Investment Solutions

Quarterly Report – June 30, 2012

July 17, 2012

The Fund recorded a relatively modest decline for the first six months despite a very challenging period for almost all the energy subsectors, other than electric utilities. Given the weak U.S. economy, and other major issues, such as the European debt crisis and the negative global economic environments, the Fund came through the recent period in a relatively strong position. For example, oil was down 17.5% for the quarter, exploration and production stocks were down 11.89% and oil service stocks were down 15.18%. Most significantly, the drop in oil prices over the first six months was the largest decline in this commodity over such a short time period and was caused by a combination of factors that we believe were unprecedented. Positively, during the first two weeks of July, oil prices rebounded ~$8 per barrel from the low of $77 per barrel on June 28.

Looking ahead to the next 6-12 months, we believe oil prices should trade in the $80-$100 per barrel range based on supply and demand. However, given geopolitical risk factors, the near term direction is more difficult to predict. Also, it now appears that natural gas prices have bottomed as the rapid decline in the rig count (down 66% from an all time peak in 2008) is finally having an impact. We expect, based on the forward curve, that gas prices can average $3.00/MMBtu in 2013 and reach $4 by 2014, if not sooner, particularly if the winter weather is normal. Natural gas liquids (NGLs) prices declined ~20% in the second quarter and are currently priced at 30-40% of WTI crude oil versus a historic 60%. We believe the fundamental outlook should improve as demand rises as the seasonal turnaround of the petrochemical plants comes to an end and an anticipated doubling of export capacity in the /Houston Ship channel comes on line next year.

While we are cautious on the near term outlook for energy as result of macro economic uncertainties in the U.S., Europe, and China, we remain positive longer term and remain confident about navigating through the volatility associated with the sector. We expect second quarter earnings for some companies to be under pressure, especially those in the oil service and exploration and production industries. However, energy multiples have been pricing in significant earnings declines. As a consequence, the overall weighting of energy in the S&P 500 index has dropped from 16.2% in June 2008 to approximately 10.5% currently, a five year low and almost two-thirds below a peak of 28.1% in 1980.

In our opinion, the future continues to look bright for many subsectors, but we have been especially bullish on companies involved in energy infrastructure. This group of industries includes oil, gas, natural liquids, pipeline, energy conservation, engineering and construction, electric transmission, renewables, and, eventually, new electric generation. As noted in the past, we believe trillions of dollars will be spent on global infrastructure projects and anticipate that the impact could last decades. Pipeline capacity in the U.S. is tight, particularly during peak usage periods. Electric utilities are substituting natural gas generation for coal because of tightening environmental regulations and a more reliable visibility of supply. Between 2011 and 2030, we see a need for over $10 billion per year in infrastructure spending to connect new areas of natural gas supply. We believe that Master Limited Partnerships (MLPs), and their subcontractors will be responsible for most of this capital investment, which implies sustained distribution growth.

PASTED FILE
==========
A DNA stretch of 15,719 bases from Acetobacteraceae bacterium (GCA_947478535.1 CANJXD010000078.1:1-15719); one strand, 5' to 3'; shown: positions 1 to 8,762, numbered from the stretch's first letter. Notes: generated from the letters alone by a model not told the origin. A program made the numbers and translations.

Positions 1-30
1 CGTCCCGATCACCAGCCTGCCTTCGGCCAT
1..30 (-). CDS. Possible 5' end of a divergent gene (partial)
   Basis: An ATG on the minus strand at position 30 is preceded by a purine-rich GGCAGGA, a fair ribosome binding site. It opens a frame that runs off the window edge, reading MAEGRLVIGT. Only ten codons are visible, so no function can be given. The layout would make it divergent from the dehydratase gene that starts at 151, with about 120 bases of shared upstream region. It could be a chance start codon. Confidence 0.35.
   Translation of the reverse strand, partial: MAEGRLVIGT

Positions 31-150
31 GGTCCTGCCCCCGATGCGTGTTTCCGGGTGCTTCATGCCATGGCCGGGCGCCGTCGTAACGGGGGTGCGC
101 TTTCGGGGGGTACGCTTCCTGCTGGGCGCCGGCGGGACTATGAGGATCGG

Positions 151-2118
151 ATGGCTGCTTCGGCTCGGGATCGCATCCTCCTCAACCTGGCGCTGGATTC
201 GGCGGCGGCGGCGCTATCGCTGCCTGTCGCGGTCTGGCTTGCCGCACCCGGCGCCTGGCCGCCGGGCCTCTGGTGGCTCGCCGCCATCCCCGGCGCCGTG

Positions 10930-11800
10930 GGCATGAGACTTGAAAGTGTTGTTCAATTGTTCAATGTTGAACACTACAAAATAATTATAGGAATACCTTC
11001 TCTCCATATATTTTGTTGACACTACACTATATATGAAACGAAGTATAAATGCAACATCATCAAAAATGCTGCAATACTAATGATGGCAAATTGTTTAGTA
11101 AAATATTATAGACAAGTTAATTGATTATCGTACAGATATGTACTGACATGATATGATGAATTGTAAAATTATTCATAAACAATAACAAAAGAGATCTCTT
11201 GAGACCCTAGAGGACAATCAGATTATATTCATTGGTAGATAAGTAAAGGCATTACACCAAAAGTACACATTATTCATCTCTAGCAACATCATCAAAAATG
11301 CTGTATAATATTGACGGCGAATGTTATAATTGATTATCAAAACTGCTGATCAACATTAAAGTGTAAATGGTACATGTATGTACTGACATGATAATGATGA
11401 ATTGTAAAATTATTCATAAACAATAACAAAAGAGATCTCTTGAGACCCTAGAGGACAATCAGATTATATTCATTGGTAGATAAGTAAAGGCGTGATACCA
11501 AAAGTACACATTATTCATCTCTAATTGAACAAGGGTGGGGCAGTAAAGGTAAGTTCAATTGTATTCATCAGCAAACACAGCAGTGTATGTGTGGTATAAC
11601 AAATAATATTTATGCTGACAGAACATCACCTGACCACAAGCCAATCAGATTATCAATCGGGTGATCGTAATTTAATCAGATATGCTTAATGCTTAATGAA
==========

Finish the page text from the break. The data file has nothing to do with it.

The electric power industry is also in the early stage of a new capital investment cycle which could approximate $20 trillion by 2030. Drivers include environmental requirements, transmission replacement and growth, renewables and distribution upgrades.

In summary, we remain positive on the Fund’s prospects and believe our energy chain approach to asset allocation will continue to enhance performance.

Certain statements contained herein may contain "forward-looking statements" within the meaning of the Private Securities and Litigation Reform Act of 1995. Such forward-looking statements involve known and unknown risks, uncertainties and other factors which may cause the actual results, performance or achievements of the Fund to be materially different from any future results, performance or achievements expressed or implied by such forward- looking statements. Such factors include, among others, risks and uncertainties associated with the timing and costs of energy sector production, the demand for and prices of oil/gas products, the timing and amount of capital spending in the nation and world wide, and general economic factors. This report is not a recommendation to either buy or sell any securities mentioned.

 

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About ELCO Management, LLC
Established in 1995 and based in New York, ELCO Management (www.elcomanagement.com) offers investment solutions to high net worth individuals and institutions. ELCO also manages two highly specialized energy funds: the ELCO Energy Fund, L.P. and the ELCO Select Fund L.P.